Tomorrow is Thanksgiving, in case you forgot. Thousands of turkeys will be burnt right alongside the marshmallows on top of the sweet potato pie. Sadly, those burnt turkeys and tators could lead to kitchen fires, so check out these safety tips from the Red Cross and Safety at Home, and have a wonderful Thanksgiving!
Safety Tips for the Feast
While you get busy in the kitchen, make sure that safety doesn’t get lost in the whirlwind:
- Keep the cooking range free of clutter. Even though you have myriad dishes to prepare, don’t overload a cook top with too many pots and pans. Trying to cook all your dishes at once could cause grease to accidentally spill onto a range top and cause a fire.
- Do not try to hold your child in one arm while cooking with the other. Holding a child while cooking is an invitation for a burn. It’s best to keep your child out of the kitchen while you’re cooking.
- Never put a glass casserole or lid on the stove or over a burner. If it gets hot and explodes, it will send dangerous shards of glass in all directions.
- Do not pour water on a grease fire. Pouring water on a grease fire can cause the fire to spread. In the event of a range-top fire, turn off the burner, put on an oven mitt and smother the flames by carefully sliding a lid onto the pan. Leave the lid in place until the pot or pan is cooled.
- Evaluate appliances wisely and look for the UL mark. When purchasing electric cooking products such as electric knives, slow cookers and food processors, look for the UL mark. The UL mark is one of the most widely recognized and trusted safety symbols among consumers. Manufacturers use it to indicate that a product meets specific safety standards.
- Avoid using a turkey fryer. Because turkey fryers pose a number of distinct safety concerns, including burn and fire hazards, UL does not certify any turkey fryers. If a family decides they must use a turkey fryer this Thanksgiving, UL urges them to be extremely cautious and read its turkey fryer safety tips here.
- Keep a clean work surface. Be sure to wash surfaces, utensils, the sink and hands after handling raw food. It’s a good idea to identify one cutting board for raw meats and one for other uses.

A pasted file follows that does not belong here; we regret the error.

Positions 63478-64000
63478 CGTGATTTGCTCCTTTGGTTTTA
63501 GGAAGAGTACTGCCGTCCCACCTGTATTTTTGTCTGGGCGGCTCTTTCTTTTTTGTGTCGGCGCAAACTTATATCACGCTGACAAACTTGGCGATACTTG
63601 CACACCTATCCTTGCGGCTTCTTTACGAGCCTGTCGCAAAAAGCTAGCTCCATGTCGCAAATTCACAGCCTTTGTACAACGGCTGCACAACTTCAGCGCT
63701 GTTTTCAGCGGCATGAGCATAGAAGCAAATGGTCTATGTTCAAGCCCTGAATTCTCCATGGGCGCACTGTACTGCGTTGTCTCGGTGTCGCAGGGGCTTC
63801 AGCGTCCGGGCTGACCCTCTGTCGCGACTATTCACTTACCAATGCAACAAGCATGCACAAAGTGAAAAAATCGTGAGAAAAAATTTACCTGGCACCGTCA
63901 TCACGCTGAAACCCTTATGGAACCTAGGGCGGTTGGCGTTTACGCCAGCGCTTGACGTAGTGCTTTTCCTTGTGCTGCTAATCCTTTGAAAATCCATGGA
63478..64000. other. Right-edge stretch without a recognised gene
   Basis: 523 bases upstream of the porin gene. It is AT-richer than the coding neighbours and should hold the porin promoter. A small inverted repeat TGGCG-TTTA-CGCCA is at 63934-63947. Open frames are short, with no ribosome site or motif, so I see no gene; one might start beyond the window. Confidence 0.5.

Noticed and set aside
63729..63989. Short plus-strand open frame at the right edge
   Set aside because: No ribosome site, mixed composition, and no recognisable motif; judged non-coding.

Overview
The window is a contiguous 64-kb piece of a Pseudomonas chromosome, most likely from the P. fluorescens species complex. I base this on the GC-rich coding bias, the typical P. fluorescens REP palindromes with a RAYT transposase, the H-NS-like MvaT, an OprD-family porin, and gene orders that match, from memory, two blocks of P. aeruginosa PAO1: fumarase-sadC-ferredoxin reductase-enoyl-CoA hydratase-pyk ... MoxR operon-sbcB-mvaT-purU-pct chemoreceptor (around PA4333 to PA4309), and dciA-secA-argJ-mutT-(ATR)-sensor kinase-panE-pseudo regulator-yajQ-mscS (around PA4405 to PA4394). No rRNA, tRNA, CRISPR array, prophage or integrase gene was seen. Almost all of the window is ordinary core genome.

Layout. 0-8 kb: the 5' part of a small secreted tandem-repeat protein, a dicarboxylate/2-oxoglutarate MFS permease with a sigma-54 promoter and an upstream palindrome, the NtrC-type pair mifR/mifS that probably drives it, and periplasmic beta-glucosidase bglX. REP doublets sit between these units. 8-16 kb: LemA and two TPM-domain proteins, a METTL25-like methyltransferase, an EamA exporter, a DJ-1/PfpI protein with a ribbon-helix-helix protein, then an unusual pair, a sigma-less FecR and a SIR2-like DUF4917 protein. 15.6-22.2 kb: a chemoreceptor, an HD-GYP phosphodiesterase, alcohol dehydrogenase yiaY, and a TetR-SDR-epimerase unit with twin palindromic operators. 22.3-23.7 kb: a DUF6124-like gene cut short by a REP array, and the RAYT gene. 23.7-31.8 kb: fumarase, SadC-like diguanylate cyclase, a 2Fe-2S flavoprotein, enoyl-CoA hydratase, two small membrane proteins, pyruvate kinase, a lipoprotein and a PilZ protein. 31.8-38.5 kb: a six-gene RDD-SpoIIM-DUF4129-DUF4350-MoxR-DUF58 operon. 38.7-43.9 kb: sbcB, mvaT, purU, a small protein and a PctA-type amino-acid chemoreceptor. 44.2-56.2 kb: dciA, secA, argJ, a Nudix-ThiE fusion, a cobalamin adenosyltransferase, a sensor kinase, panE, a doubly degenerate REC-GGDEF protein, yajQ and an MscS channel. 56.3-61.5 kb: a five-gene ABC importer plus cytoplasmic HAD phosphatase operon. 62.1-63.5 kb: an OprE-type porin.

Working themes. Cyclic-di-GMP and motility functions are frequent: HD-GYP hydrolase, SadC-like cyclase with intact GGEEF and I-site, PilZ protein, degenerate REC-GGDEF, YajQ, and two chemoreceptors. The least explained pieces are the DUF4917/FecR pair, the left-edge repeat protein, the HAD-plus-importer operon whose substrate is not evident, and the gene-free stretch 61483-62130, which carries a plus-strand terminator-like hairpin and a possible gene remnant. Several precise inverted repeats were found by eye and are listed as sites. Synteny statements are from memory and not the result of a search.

- Un-stuff the turkey. According to the USDA, for optimum safety, stuffing a turkey is not recommended. For more even cooking, cook the stuffing outside the bird in a casserole dish until it reaches an internal temperature of 165 degrees Fahrenheit.
- Thaw the bird with care. If using a frozen turkey, the USDA recommends thawing it in the refrigerator in its original wrapping, in a tray or pan that can catch any juices that may leak.
- Call for help. If you’ve accidentally cooked the giblets inside the turkey, melted the “hock lock” or have any other questions about cooking your Thanksgiving bird, be safe and call the pros at the USDA Meat and Poultry Hotline: 1-888-MPHotline (1-888-674-6854)
Everyday Essentials for Kitchen Safety
Kitchen safety should remain top of mind throughout the year, not just on Thanksgiving. Here are some great tips to remember in the kitchen.
- Keep a fire extinguisher in the kitchen in case of emergency and know how to use it. Make sure the fire extinguisher is UL Listed and rated for grease and electrical fires. Read the directions carefully before an actual emergency occurs. The acronym P.A.S.S.can help make sure you use it properly.
- Pull the pin; Aim the spray nozzle low at the base of the fire; Squeeze the nozzle to spray the contents; Sweep back and forth as you spray the base of the fire.
- Always keep a potholder, oven mitt and lid handy while cooking.If a small fire starts in a pan on the stove, put on a flame-resistant oven mitt and smother the flames by carefully sliding the lid over the pan. Turn off the burner. Don’t remove the lid until the food has cooled.
- When removing lids on hot pans, tilt them away from you to protect your face and hands from steam. If there is an oven fire, turn off the heat and keep the door closed to prevent flames from burning you or your clothing.
- Never wear loose fitting clothing when cooking. Long, open sleeves could ignite and catch fire from a gas flame or a hot burner. Wear short, close fitting or tightly rolled sleeves when cooking. If you have long hair, be sure to tie it back.
- Keep smoke alarms connected while cooking. Smoke alarms can save lives. Make sure smoke alarms are installed and working.
- Stay in the kitchen while food is cooking. Most fires in the kitchen occur because food is left unattended.
- Turn pot handles away. Make sure that young children cannot reach a cooking pot by turning handles toward the back of the stove.
- Unplug small appliances that aren’t in use. Not only will you save the energy, but you will also avoid the potential dangers if they were to be turned on accidentally.
For more information on how to have a safe and happy holiday, please visit the Red Cross.